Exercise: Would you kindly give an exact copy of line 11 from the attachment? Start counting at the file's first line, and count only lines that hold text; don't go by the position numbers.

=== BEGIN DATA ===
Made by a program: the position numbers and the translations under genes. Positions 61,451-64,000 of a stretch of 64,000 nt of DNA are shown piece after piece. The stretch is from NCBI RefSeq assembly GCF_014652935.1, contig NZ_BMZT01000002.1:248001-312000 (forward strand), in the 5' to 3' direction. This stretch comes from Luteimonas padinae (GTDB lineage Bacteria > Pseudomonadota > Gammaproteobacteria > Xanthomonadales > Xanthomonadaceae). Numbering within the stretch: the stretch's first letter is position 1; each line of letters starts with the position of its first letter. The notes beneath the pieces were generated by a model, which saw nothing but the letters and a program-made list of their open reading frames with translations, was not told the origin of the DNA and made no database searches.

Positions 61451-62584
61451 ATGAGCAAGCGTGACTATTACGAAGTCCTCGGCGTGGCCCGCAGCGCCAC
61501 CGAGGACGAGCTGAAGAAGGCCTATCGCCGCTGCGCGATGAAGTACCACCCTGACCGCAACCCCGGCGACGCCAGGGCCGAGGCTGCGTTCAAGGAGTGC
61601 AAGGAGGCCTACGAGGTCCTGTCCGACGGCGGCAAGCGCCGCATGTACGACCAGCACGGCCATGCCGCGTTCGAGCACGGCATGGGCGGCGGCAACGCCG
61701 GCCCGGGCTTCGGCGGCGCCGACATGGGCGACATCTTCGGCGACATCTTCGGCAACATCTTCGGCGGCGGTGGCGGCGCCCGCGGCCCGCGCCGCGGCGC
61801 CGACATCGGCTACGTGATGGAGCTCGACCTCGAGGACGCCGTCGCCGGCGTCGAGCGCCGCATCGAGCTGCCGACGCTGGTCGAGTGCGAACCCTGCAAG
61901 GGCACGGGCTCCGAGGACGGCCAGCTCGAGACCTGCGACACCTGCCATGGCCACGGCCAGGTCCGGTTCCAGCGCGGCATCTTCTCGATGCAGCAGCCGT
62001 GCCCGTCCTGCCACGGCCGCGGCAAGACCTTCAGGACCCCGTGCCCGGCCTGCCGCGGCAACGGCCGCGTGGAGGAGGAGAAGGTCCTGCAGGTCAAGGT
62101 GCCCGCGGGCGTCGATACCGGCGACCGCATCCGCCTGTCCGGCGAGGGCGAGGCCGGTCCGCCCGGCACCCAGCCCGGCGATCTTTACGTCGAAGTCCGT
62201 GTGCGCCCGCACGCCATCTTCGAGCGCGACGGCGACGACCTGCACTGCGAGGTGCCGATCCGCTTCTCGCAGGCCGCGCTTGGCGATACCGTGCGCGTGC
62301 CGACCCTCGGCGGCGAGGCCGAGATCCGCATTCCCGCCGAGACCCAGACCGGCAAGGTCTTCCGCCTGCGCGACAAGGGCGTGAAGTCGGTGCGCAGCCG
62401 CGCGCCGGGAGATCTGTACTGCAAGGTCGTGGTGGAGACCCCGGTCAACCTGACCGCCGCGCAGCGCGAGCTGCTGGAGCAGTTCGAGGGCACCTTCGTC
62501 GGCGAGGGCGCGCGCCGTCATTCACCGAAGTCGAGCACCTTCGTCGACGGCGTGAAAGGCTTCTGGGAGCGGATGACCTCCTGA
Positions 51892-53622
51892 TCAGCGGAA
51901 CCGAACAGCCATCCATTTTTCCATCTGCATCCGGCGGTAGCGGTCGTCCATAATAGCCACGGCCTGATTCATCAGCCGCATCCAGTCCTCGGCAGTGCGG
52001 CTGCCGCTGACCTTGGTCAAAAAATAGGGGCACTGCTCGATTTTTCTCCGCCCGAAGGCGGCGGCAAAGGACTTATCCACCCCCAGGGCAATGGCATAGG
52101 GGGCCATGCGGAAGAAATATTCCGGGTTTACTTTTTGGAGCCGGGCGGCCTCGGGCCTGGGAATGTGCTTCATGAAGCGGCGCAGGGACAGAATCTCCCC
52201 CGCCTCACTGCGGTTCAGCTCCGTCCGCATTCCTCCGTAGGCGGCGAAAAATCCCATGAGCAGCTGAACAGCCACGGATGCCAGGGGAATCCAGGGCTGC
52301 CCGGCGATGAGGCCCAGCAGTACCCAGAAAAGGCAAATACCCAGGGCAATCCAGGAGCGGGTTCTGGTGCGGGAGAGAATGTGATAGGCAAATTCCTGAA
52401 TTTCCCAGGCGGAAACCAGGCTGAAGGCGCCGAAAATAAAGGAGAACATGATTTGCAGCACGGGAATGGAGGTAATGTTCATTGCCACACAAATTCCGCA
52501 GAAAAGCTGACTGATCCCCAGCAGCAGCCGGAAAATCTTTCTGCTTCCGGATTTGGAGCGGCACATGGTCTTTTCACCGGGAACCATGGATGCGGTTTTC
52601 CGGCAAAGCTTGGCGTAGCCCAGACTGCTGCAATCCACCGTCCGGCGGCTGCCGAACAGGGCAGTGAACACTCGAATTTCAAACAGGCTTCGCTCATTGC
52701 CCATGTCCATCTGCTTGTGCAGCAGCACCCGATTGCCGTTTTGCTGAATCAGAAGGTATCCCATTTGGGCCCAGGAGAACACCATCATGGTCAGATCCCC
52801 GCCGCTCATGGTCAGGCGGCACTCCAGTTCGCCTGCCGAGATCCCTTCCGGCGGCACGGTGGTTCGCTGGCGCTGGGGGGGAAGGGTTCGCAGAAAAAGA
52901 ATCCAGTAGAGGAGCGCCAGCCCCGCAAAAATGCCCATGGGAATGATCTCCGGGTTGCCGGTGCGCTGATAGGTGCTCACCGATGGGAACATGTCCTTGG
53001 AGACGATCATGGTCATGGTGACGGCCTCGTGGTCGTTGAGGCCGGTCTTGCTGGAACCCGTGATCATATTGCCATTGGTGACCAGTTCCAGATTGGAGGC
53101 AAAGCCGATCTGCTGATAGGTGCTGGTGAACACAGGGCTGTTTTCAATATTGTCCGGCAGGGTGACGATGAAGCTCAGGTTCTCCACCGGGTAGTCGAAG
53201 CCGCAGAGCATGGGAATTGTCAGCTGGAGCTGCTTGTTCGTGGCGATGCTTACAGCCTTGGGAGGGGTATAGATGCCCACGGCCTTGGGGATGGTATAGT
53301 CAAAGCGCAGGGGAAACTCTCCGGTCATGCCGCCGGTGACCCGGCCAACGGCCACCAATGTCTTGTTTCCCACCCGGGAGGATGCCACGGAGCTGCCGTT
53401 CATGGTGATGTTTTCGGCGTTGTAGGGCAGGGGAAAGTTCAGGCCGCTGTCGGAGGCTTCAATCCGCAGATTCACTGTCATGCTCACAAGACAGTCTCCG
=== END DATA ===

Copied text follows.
62201 GTGCGCCCGCACGCCATCTTCGAGCGCGACGGCGACGACCTGCACTGCGAGGTGCCGATCCGCTTCTCGCAGGCCGCGCTTGGCGATACCGTGCGCGTGC